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A specimen of this sort of little garden has been preserved here and there (Fig. 538), but a colourless photograph gives an incomplete idea, and makes the pretty but overladen erections look like cardboard boxes. The little temple at the side, clipped to an antique style and lacquered white, has in front of it a small musical box, painted in many colours and standing on a support like a table; there can be no doubt that it used to produce music by some mechanism. On similar supports there are little wooden figures variously painted. The centre piece is the shell fountain; there is a heart made out of different-coloured stones bearing the emblems of Faith, Hope, and Charity, with the figure of Fame on the top, and all round it a parterre laid out with box and filled with flowers in many colours. As usual in the decoration of eighteenth-century gardens, the Indian or Chinese pagoda is to be found here.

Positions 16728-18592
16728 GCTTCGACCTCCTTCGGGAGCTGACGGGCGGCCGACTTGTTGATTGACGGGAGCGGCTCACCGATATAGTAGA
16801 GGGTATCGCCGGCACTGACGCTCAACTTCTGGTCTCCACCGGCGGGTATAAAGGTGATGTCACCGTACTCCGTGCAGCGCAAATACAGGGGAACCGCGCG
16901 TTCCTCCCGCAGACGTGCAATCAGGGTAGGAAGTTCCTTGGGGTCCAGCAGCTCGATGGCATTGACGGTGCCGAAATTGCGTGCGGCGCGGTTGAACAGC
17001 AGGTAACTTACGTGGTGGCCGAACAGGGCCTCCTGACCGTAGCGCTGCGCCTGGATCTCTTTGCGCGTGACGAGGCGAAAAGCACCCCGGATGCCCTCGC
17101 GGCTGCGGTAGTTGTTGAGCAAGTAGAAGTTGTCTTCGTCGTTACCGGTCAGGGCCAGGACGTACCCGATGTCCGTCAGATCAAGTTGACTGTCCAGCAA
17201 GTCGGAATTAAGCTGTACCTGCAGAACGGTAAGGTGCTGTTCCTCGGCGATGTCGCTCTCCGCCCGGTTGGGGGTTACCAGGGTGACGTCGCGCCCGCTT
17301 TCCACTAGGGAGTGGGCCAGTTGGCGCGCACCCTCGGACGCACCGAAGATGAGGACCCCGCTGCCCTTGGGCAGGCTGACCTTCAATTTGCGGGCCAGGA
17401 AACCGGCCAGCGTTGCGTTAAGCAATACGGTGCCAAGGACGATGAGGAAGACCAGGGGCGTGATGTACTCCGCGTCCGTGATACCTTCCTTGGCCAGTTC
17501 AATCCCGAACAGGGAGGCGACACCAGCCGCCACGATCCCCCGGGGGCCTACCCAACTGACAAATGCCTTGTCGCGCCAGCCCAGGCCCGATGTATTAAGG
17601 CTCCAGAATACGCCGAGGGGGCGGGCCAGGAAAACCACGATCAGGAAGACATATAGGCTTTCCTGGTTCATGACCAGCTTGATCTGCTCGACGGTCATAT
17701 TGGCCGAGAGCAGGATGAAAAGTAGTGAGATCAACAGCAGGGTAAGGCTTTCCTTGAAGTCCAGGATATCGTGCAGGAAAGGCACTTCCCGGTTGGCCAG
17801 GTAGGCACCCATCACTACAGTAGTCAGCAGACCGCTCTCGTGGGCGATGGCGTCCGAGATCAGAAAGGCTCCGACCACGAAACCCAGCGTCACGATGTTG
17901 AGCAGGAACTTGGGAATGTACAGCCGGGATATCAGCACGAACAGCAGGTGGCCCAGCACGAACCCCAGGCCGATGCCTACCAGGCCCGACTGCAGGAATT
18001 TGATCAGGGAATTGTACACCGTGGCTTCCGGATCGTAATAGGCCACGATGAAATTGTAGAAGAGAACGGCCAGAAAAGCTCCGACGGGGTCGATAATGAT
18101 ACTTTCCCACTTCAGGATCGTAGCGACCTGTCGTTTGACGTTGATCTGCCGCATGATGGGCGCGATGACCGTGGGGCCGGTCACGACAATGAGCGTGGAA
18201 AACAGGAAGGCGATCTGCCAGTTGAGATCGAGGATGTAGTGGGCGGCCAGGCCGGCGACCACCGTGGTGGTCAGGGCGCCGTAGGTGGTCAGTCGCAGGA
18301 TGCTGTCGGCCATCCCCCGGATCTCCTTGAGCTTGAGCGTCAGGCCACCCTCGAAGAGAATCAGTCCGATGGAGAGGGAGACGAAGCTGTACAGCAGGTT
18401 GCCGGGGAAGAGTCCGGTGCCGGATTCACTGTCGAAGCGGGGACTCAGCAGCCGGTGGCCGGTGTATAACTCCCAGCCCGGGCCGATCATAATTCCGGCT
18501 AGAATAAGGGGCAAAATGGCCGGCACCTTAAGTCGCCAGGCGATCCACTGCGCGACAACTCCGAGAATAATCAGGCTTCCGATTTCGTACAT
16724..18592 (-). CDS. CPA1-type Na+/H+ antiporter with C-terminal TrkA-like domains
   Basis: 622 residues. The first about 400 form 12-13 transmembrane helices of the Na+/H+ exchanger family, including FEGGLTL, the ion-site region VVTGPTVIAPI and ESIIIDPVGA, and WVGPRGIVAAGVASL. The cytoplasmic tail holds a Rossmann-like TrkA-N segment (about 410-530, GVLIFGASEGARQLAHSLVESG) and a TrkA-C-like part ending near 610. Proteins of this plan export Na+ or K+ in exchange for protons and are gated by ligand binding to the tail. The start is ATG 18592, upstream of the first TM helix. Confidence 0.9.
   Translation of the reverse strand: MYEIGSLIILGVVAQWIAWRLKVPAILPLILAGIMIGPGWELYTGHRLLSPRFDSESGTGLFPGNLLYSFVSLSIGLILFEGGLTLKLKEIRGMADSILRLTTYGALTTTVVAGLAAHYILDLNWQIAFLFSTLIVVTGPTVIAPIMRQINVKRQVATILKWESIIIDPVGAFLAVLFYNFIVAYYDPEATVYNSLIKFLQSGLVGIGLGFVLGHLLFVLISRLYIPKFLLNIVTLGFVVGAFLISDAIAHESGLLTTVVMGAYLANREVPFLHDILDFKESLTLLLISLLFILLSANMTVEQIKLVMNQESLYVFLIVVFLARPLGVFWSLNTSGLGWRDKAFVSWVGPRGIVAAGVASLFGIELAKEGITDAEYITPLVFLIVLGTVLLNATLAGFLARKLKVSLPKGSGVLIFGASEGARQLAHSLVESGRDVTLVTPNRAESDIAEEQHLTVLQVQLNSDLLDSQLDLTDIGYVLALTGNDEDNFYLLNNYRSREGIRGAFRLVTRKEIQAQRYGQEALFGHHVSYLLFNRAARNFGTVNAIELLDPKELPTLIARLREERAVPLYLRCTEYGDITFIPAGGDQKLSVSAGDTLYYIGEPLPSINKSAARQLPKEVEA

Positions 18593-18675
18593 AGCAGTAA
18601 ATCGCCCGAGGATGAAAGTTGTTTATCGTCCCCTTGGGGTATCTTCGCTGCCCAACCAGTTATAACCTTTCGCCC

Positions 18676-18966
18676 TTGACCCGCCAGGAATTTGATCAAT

Such were most of the private Dutch gardens of that period, but the latest efforts have only remained as curious survivals even in Holland—just as in the case of the garden called by Riat the Jardin minéralogique. That means that there was no trace of vegetation kept, the walls were decorated with coloured shells, and, in order to get still more decoration, with vases of faience, gilt birds, statues made in shells, men and animals, and waterfalls made of glass which fell into basins of tortoiseshell. Only a few beds with tulips were left.